13.7.1. The legal regulation established in Paragraph 1 of Article 60 of the Constitution should be construed with regard to the provisions of Articles 46 and 48 of the Constitution.

Paragraph 1 of Article 46 of the Constitution stipulates that Lithuania’s economy is based on the right of private ownership and individual freedom of economic activity and initiative. Paragraph 1 of Article 48 of the Constitution stipulates, inter alia, that each human being may freely choose a job and business.

The constitutional legal status of a member of the Seimas, a representative of the Nation, comprising, inter alia, the limitations established in Paragraph 1 of Article 60 of the Constitution, determines particularities of the exercising of the person’s rights consolidated in Article 46 and 48 of the Constitution, which are enjoyed by him as any other human being. It needs to be noted that the provisions of Paragraph 1 of Article 60 of the Constitution, with regard to the purpose of the legal regulation established in this paragraph, mean also that the member of the Seimas who is a founder, owner, co-owner or shareholder of a private enterprise, establishment or organisation, may not take an office, perform work, perform service, fulfil other functions, perform other tasks, hold a so-called office of honour, etc. (including participation in collegial management, control and other bodies) in the said establishment, enterprise or organisation, or represent it. This is incompatible with the constitutional legal status of a member of the Seimas: having acquired all the rights of the representative of the Nation, the member of the Seimas decides that he will be a representative of the Nation and will not be engaged in business, commerce or other profit-making private activity.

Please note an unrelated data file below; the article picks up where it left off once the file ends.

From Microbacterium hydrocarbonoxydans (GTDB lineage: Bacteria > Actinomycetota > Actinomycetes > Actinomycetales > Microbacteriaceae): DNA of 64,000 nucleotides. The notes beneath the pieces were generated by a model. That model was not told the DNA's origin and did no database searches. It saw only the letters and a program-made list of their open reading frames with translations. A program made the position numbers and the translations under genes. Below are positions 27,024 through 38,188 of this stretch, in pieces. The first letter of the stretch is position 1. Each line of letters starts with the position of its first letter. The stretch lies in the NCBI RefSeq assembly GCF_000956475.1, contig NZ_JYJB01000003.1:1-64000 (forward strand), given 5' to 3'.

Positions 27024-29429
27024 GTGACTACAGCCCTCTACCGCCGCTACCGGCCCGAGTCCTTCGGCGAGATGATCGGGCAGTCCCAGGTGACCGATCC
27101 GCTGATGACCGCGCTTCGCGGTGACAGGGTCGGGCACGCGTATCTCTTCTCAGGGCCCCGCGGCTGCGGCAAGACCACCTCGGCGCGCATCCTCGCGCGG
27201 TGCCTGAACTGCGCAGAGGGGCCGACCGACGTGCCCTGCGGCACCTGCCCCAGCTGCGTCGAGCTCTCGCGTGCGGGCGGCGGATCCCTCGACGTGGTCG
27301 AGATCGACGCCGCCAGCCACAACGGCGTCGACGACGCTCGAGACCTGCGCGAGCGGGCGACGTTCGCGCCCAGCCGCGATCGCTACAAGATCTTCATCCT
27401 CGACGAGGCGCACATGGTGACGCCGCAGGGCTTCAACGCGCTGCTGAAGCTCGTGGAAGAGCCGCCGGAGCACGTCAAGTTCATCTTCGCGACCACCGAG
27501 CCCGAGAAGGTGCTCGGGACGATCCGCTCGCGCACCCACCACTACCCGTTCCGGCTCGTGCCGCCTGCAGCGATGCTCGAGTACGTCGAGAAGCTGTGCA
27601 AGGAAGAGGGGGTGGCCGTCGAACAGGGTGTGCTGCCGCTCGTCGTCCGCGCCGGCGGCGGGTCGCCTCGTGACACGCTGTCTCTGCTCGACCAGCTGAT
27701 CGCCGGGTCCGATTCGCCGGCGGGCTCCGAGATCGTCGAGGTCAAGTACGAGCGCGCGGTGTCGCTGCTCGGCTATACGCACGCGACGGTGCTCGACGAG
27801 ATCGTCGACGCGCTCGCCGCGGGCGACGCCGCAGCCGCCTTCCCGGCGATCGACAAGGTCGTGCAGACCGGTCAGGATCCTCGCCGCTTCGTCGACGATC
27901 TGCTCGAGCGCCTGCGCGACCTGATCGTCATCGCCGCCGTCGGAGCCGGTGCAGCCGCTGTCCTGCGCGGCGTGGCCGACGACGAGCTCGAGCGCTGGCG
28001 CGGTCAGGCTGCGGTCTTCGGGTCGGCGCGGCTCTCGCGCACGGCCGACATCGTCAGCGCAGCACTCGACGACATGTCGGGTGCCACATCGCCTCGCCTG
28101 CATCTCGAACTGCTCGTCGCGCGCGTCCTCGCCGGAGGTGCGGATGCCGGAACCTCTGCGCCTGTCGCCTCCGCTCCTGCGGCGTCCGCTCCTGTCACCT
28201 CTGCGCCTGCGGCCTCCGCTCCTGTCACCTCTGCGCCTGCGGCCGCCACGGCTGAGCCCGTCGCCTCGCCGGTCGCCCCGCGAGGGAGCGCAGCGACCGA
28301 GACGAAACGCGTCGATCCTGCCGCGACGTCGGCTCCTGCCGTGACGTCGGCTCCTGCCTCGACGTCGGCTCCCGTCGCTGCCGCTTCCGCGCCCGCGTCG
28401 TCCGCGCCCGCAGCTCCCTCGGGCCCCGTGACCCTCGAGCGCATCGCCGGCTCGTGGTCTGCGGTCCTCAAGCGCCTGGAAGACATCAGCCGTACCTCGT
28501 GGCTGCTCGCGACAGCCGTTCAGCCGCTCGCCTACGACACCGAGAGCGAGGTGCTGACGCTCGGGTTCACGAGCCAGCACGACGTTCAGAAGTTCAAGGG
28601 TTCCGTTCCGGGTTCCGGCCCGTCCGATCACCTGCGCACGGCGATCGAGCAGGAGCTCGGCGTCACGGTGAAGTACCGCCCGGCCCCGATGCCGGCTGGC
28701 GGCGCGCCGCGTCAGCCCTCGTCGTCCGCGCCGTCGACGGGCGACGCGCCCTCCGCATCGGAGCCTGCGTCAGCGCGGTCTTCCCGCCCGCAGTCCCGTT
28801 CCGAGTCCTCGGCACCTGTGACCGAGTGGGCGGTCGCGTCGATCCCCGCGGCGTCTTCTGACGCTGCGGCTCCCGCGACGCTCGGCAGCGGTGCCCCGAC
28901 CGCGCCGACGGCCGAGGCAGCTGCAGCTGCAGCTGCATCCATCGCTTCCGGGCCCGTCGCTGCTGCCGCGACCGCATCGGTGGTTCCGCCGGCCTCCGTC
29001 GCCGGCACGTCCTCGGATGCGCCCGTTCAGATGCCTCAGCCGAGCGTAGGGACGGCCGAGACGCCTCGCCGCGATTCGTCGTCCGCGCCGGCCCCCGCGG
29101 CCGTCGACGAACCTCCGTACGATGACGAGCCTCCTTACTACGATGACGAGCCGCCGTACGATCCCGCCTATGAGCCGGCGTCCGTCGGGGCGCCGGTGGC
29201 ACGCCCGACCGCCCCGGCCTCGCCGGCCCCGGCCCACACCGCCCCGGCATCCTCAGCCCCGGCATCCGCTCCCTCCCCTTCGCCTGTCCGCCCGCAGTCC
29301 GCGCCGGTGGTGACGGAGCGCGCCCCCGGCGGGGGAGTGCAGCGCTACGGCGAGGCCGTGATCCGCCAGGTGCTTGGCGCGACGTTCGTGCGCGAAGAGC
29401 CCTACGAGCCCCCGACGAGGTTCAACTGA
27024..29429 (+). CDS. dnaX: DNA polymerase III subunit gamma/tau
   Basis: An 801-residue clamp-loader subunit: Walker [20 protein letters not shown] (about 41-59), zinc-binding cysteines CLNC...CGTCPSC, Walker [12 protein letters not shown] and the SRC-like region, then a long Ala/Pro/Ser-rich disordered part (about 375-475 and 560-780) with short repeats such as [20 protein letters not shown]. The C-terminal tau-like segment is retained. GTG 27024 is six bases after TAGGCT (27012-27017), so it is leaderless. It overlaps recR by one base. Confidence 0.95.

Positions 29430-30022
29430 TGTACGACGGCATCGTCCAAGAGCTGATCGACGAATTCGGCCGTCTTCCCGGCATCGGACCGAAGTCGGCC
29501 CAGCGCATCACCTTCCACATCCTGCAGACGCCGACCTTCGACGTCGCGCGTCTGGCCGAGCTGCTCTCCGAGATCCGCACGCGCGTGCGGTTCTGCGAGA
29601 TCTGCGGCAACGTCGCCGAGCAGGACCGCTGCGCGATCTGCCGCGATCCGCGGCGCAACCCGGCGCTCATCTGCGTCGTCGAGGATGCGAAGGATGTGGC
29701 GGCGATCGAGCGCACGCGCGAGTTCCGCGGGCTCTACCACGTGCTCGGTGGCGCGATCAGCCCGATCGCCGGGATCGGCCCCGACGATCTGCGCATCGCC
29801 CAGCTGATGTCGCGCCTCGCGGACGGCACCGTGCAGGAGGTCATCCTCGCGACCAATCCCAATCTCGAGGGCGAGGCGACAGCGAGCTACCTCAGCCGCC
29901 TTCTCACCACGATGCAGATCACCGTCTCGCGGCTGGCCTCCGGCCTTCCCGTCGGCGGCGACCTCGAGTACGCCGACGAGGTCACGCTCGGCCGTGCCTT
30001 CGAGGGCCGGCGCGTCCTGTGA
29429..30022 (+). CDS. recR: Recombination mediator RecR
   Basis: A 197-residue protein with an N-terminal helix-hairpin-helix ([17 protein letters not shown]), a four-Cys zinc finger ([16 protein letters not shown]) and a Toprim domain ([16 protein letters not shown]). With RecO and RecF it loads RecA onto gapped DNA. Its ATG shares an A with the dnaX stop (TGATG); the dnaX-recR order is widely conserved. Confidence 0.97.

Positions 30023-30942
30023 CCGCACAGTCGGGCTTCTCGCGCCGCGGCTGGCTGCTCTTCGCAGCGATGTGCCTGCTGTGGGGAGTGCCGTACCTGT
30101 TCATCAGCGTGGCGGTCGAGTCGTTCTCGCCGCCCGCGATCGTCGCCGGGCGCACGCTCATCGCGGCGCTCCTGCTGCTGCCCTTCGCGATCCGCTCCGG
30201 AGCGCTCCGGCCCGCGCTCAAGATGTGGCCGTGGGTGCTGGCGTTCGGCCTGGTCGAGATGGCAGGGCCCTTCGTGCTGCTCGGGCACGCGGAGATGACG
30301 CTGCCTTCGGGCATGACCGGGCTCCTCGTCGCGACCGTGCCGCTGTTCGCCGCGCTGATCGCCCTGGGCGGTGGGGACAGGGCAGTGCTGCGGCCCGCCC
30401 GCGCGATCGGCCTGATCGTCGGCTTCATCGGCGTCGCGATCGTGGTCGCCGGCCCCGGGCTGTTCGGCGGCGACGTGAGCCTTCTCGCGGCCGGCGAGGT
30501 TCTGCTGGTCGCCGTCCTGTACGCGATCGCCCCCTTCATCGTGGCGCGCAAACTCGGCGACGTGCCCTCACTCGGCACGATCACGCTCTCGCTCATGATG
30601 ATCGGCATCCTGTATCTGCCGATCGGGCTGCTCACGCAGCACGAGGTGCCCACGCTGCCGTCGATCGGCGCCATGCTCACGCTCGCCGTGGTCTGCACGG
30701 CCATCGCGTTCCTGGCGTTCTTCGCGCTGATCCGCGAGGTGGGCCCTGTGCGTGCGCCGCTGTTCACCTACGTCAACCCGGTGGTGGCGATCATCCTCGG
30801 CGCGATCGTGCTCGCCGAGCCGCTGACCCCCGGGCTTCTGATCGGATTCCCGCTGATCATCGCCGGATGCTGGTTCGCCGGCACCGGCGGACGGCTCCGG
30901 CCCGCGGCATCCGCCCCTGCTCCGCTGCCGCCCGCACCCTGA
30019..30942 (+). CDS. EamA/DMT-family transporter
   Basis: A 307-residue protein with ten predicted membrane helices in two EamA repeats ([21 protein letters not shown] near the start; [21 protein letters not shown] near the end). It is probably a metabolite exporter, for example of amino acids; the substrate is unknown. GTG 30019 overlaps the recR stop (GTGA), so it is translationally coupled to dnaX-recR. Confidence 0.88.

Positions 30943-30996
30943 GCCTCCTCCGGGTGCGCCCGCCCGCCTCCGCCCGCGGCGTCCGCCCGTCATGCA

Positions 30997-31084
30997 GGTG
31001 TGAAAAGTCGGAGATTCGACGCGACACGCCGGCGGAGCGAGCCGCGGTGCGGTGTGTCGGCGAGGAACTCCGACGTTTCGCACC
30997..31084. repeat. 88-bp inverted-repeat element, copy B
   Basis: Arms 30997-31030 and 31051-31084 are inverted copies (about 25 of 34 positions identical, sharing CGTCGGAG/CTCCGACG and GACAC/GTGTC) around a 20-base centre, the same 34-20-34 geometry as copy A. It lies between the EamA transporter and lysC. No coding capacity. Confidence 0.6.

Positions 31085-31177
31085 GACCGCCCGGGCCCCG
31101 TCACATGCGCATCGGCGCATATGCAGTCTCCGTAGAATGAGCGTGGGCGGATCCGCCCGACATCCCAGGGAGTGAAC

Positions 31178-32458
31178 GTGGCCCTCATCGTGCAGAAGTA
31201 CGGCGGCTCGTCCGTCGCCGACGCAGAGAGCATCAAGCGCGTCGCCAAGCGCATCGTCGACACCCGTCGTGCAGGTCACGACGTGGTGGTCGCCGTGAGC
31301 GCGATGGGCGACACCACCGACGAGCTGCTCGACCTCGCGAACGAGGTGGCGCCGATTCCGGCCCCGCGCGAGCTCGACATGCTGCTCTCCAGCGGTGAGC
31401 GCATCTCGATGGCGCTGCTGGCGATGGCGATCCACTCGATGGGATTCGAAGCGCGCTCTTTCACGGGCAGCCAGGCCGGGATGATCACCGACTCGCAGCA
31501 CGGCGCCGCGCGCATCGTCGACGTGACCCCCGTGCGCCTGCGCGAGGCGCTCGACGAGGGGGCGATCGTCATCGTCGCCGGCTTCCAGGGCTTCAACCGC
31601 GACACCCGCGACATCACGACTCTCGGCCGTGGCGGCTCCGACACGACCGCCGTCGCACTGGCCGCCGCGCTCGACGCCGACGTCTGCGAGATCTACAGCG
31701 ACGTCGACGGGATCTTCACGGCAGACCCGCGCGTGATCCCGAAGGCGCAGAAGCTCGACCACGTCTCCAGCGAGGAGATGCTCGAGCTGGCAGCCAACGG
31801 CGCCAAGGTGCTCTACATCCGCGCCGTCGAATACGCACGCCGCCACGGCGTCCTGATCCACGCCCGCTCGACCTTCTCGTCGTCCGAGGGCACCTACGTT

As mentioned before, under the Constitution, a member of the Seimas, a representative of the Nation, must properly fulfil his constitutional duty to represent the whole Nation, and to act only in the interests of the Nation and the State of Lithuania, and that the activity of a member of the Seimas, a representative of the Nation, is incessant. The member of the Seimas must use his mandate of a representative of the Nation only in the interests of the Nation and the State of Lithuania rather than a private benefit of his own or his close relatives or other persons. From incompatibility of the duties of a member of the Seimas, established in Paragraph 1 of Article 60 of the Constitution, with work at business, commercial or other private establishments or enterprises, as well as work at establishments or enterprises the founder, owner, co-owner or shareholder of which the member of the Seimas is, originates the prohibition on engaging, in any form, in business, commerce or other profit-making private activity. When deciding whether a certain activity of the member of the Seimas is engagement in business, commerce, etc., every time account should be taken of the content of the activity and all the other circumstances.